When winter weather is approaching, it’s important to choose the right product when it comes to snow and ice removal, especially if you’re a business with commercial clients that depend on your services. However, our industry is full of labels that can be confusing.
One of the biggest sources of confusion for those just getting started in the snow removal industry is the difference between rock salt and ice melt. After all, don’t both products do the same thing? What’s the difference? When do you use one and when do you use the other? These are the questions we’ll be answering.
What is Ice Melt?
Ice melt is a blanket term generally set aside for any snow and ice melting product that is a combination of conventional rock salt (sodium chloride) and one or more additives, which are usually either calcium chloride or magnesium chloride.
Introducing calcium or magnesium chloride to a conventional snow salt mixture will boost its inherent properties, giving you better results across the board. There are clear pros and cons to ice melt, which are important to understand.
Ice Melt Pros
- Can be used proactively; works best when applied to clean surfaces before a storm, creating a barrier for snow and ice to easily pull away from
- Both calcium and sodium chloride are less corrosive than rock salt and are somewhat healthier to vegetation, create less pollution (in the form of hazardous runoff), and will do less damage to vehicles and pavement
- Ice melt with a higher proportion of sodium or calcium chloride is easier on your pets’ paws
- More effective at lower temperatures
Ice Melt Cons
- While safer for paws, ice melt has less rock salt and thus fewer particles, which is what adds traction to otherwise slick surfaces in the first place
- Best when used beforehand; has a slower melting speed compared to conventional rock salt for snow
- Costs more than rock salt
What is Rock Salt?
Rock salt, halite, or sodium chloride is the same salt you find in the shaker at your dinner table. The major difference is it’s made of larger pieces (for traction), and still in its raw form. Snow melt, like ice melt, has its pros and cons.
Snow Melt Pros
- Straightforward application; spread over snow and ice and watch it melt right through thanks to salt’s natural ability to change the freezing point of water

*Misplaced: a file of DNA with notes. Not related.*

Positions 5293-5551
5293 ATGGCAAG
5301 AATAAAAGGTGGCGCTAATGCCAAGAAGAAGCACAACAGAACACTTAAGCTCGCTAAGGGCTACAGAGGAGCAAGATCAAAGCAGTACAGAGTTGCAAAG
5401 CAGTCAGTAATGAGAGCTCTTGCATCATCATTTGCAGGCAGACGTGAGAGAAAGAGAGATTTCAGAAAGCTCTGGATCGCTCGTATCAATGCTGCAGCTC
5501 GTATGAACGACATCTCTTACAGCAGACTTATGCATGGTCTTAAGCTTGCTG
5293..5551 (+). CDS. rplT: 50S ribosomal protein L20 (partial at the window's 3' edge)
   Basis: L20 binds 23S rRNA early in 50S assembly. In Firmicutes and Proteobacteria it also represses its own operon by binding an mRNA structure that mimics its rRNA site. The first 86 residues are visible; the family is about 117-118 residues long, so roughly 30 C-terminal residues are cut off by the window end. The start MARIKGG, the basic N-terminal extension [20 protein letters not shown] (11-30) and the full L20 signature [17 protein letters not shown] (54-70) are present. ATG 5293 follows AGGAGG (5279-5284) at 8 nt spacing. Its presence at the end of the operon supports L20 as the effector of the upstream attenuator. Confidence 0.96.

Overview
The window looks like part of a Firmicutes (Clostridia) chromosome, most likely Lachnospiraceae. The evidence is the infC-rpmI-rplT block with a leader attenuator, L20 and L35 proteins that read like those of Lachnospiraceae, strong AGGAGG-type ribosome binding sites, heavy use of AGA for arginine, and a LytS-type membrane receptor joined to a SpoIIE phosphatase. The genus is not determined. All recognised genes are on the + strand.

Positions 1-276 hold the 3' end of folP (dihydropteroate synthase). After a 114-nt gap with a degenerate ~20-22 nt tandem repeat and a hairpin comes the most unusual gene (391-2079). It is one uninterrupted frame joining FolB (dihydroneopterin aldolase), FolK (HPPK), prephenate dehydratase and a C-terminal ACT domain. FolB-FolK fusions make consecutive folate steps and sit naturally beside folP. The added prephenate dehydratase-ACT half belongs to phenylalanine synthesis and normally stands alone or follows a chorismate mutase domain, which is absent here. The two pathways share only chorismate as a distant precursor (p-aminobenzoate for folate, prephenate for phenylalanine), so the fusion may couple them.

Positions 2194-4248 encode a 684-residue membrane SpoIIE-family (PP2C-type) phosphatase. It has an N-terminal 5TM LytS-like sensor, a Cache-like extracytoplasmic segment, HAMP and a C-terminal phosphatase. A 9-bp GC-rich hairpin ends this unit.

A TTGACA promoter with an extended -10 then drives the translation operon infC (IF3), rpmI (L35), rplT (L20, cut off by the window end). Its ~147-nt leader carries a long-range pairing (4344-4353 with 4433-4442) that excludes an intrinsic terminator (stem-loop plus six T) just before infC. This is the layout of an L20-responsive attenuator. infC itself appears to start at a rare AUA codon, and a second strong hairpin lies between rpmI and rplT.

- Rock salt is constantly in demand and a steady supply means it’s the most cost-effective product for your commercial snow removal business
- Can be pre-wetted or mixed into a brine to boost its properties without introducing any new chemicals
Snow Melt Cons
- Rock salt is naturally corrosive, so it’s hard on concrete, vehicles, and vegetation
- Only effective at temperatures above 5F
- While somewhat effective, snow melt is generally best used after snow and ice have already formed
- Salt crystals are sharp and thus hard on your pet’s paws
- Rock salt stains and damages pretty much every material it comes into prolonged contact with
Factors to Consider Before You Choose Between Snow Melt or Ice Melt
Neither snow melt nor ice melt will effectively carry your commercial snow removal business through an entire winter. While temperatures change and circumstances evolve, it’s best if you have both on hand to be strategic with your snow removal. However, knowing what factors go into considering which product to use will make you better prepared.
Rock salt has less of a corrosive effect on pavement compared to concrete. Moreover, if your client has a ton of grass and/or vegetation you may want to rely more on ice melt, which is easier on the environment.
Rock salt is a workhorse and is by far the cheapest of the two. However, you don’t want to rely on rock salt when the temperature is too low or as a pre-treatment strategy. A large part of cost-efficiency is knowing when to use one versus the other.
In general, snow melt is faster than ice melt, but ice melt is best used before a storm. In the end, when used correctly, both products will give you a leg up. We recommend you use rock salt when you need fast-melting (at temps above 5F), and ice melt when your goal is to minimize ice formation before a storm. In a pinch, both can work in the moment but rock salt is faster in that situation.
Rock salt is damaging to surfaces as well as vegetation. Sodium and calcium chloride aren’t as bad and can actually help your vegetation. However, damage control is all about controlling how much of your product is used; less is always more.
Environmental Hazards Including Pets and Plants
As a rule of thumb, conventional rock salt is worse for the environment and harder on your pets and plants. Ice melt can still do some damage if overused, but it’s generally safer. As we said earlier, moderation is key in both cases.
Snow Melt and Ice Melt: Two Sides of the Same Coin
If you want our honest opinion, both products are useful. In the case of commercial snow and ice removal, we’d even say that both products are essential. Knowing when to use these products, how much to use, and why they work the way they do is far more important than picking one or the other. They both have the advantage of being wholly unique from the other, giving you a broader arsenal when it comes to helping your clients get through the winter.